Does the AO index have predictive power regarding extreme cold temperatures in Europe?

Wed, 04/22/2020 - 19:05
Does the AO index have predictive power regarding extreme cold temperatures in Europe?
Tamás Bódai and Torben Schmith
Nat. Hazards Earth Syst. Sci. Discuss., https//doi.org/10.5194/nhess-2020-117,2020
Preprint under review for NHESS (discussion: open, 0 comments)
A lot of people work outdoors year-round and their work safety is of basic concern. For example, in shipping route planning, it is very important to be able to know well in advance how long time crew can stay on deck to carry out their task, which depends on the temperature. We examine one element of a forecast system with respect to the choice of the quantity that it relies on. The forecast of cold extremes can be much more precise when relying on a local quantity rather than a nonlocal one.

Assessment of probability distributions and minimum storage draft-rate analysis in the equatorial region

Wed, 04/22/2020 - 18:28
Assessment of probability distributions and minimum storage draft-rate analysis in the equatorial region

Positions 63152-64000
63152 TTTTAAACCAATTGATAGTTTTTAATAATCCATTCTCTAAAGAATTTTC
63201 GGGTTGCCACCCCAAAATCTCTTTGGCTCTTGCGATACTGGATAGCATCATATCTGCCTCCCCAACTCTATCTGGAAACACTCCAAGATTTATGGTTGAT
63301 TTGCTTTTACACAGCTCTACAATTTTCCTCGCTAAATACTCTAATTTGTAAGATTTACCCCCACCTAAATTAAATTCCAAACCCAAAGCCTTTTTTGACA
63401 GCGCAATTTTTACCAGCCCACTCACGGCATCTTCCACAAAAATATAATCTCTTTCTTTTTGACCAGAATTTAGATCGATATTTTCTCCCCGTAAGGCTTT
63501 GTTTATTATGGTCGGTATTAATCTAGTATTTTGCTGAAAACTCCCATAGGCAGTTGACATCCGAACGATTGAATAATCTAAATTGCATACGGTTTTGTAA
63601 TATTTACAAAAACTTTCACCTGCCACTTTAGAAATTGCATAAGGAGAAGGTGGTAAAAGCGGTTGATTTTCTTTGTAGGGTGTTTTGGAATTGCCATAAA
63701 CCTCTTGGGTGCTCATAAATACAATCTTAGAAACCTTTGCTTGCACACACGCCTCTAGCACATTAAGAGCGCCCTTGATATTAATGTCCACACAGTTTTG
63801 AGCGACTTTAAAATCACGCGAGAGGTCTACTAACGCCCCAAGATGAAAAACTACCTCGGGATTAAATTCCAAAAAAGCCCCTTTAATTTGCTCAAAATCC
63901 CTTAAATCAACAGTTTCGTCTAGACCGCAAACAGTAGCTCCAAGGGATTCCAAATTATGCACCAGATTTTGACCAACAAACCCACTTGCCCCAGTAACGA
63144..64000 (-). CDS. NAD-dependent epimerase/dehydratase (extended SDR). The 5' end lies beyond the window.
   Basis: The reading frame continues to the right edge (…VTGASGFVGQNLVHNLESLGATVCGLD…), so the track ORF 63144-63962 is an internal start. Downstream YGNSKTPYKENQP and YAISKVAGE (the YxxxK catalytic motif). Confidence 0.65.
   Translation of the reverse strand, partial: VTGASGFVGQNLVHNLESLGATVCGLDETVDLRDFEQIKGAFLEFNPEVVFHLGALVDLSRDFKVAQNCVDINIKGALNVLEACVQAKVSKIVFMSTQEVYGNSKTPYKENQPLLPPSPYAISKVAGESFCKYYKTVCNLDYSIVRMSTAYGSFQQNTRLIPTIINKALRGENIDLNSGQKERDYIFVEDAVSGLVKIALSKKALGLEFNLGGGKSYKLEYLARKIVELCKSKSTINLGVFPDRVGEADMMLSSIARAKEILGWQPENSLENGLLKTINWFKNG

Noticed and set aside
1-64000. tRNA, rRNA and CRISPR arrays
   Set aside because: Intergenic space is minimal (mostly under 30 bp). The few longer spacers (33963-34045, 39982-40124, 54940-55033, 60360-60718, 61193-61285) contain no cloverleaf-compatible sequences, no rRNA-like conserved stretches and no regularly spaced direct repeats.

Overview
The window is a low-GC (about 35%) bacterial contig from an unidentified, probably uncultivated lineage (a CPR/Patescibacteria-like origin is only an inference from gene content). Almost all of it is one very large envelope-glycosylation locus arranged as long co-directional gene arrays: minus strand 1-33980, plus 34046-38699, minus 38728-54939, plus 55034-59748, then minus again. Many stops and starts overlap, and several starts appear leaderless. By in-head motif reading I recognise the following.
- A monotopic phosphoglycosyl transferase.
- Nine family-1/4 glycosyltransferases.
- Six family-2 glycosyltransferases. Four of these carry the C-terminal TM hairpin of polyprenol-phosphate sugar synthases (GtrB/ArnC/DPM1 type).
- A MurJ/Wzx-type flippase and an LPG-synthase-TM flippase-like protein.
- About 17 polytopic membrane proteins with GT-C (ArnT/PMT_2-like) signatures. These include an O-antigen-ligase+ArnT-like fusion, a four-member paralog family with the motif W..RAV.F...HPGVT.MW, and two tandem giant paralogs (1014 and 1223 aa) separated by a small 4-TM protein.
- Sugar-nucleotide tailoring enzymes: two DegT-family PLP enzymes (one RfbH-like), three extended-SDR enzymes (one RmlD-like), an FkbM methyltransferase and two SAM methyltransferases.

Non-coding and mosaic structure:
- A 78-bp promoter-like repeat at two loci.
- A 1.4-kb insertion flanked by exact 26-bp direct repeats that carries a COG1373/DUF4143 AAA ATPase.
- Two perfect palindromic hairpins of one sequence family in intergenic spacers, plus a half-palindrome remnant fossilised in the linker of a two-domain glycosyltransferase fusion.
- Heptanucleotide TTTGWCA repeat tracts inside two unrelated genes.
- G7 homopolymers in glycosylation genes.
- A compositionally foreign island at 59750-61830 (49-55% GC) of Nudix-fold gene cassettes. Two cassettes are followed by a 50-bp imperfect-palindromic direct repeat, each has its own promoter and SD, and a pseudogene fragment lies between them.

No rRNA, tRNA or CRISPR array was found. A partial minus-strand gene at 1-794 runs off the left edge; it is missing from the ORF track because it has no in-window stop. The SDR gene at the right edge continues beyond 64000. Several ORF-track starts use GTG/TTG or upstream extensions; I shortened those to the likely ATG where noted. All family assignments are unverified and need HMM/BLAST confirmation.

Hasrul Hazman Hasan, Siti Fatin Mohd Razali, Nur Shazwani Muhammad, Zawawi Samba Mohamed, and Firdaus Mohamad Hamzah
Nat. Hazards Earth Syst. Sci. Discuss., https//doi.org/10.5194/nhess-2020-105,2020
Preprint under review for NHESS (discussion: open, 0 comments)
This study concentrates on three significant issues. First, to find the best-fit models for determining the frequency analysis of low flow over return periods. Second, to evaluate the threshold level value for drought analysis, and finally, to estimate the storage-draft rate required at the recurrence interval for the streamflow station in Selangor. The results are useful for developing measures to maintain flow variability and can be used to develop policies for risk management.

Review article: Natural hazard risk assessments at the global scale

Wed, 04/22/2020 - 13:51
Review article: Natural hazard risk assessments at the global scale
Philip J. Ward, Veit Blauhut, Nadia Bloemendaal, James E. Daniell, Marleen C. de Ruiter, Melanie J. Duncan, Robert Emberson, Susanna F. Jenkins, Dalia Kirschbaum, Michael Kunz, Susanna Mohr, Sanne Muis, Graeme A. Riddell, Andreas Schäfer, Thomas Stanley, Ted I. E. Veldkamp, and Hessel C. Winsemius
Nat. Hazards Earth Syst. Sci., 20, 1069–1096, https://doi.org/10.5194/nhess-20-1069-2020, 2020